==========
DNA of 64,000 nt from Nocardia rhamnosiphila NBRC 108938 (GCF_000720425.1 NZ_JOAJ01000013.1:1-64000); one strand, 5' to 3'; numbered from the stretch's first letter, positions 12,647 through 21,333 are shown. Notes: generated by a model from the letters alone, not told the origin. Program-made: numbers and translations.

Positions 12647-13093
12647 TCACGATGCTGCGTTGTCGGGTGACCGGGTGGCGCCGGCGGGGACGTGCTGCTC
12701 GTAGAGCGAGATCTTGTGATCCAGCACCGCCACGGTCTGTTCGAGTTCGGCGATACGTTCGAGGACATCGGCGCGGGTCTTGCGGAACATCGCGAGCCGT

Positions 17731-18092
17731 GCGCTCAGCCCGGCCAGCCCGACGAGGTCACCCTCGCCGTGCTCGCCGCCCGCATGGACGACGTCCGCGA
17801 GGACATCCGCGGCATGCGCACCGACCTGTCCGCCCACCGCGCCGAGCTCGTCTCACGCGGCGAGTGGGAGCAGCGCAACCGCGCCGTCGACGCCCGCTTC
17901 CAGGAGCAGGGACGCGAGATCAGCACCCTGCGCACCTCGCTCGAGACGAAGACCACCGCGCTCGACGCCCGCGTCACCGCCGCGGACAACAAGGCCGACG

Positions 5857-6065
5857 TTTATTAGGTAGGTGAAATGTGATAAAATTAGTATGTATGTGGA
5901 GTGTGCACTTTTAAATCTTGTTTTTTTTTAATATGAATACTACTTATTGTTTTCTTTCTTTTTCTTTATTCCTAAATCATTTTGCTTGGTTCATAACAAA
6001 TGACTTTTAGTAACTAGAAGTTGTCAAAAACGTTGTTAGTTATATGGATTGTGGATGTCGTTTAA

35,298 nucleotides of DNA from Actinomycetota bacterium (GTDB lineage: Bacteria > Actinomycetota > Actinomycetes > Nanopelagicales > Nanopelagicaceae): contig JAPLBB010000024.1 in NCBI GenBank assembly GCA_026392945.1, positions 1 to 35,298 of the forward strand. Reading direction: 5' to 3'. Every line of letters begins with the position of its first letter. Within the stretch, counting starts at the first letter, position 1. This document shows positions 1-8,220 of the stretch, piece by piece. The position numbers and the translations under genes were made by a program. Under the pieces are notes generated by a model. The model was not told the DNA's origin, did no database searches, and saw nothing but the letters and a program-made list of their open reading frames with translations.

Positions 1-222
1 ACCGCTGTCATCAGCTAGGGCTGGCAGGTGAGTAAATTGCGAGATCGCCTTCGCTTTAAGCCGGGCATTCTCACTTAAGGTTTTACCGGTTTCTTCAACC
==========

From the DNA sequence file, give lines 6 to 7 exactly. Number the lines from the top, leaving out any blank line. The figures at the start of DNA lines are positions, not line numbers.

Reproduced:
17731 GCGCTCAGCCCGGCCAGCCCGACGAGGTCACCCTCGCCGTGCTCGCCGCCCGCATGGACGACGTCCGCGA
17801 GGACATCCGCGGCATGCGCACCGACCTGTCCGCCCACCGCGCCGAGCTCGTCTCACGCGGCGAGTGGGAGCAGCGCAACCGCGCCGTCGACGCCCGCTTC